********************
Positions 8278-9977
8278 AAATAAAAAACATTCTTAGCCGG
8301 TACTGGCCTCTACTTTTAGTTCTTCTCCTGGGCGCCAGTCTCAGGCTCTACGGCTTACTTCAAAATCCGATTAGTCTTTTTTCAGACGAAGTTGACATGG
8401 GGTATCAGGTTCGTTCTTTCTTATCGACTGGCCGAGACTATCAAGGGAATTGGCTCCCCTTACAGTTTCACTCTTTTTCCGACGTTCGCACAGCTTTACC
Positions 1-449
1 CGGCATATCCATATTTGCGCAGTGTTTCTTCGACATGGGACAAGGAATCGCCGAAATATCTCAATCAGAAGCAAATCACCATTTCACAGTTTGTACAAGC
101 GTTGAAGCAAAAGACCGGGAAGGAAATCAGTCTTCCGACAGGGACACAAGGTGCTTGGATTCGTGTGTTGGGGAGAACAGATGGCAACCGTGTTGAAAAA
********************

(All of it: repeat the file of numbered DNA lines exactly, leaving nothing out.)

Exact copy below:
Positions 8278-9977
8278 AAATAAAAAACATTCTTAGCCGG
8301 TACTGGCCTCTACTTTTAGTTCTTCTCCTGGGCGCCAGTCTCAGGCTCTACGGCTTACTTCAAAATCCGATTAGTCTTTTTTCAGACGAAGTTGACATGG
8401 GGTATCAGGTTCGTTCTTTCTTATCGACTGGCCGAGACTATCAAGGGAATTGGCTCCCCTTACAGTTTCACTCTTTTTCCGACGTTCGCACAGCTTTACC
Positions 1-449
1 CGGCATATCCATATTTGCGCAGTGTTTCTTCGACATGGGACAAGGAATCGCCGAAATATCTCAATCAGAAGCAAATCACCATTTCACAGTTTGTACAAGC
101 GTTGAAGCAAAAGACCGGGAAGGAAATCAGTCTTCCGACAGGGACACAAGGTGCTTGGATTCGTGTGTTGGGGAGAACAGATGGCAACCGTGTTGAAAAA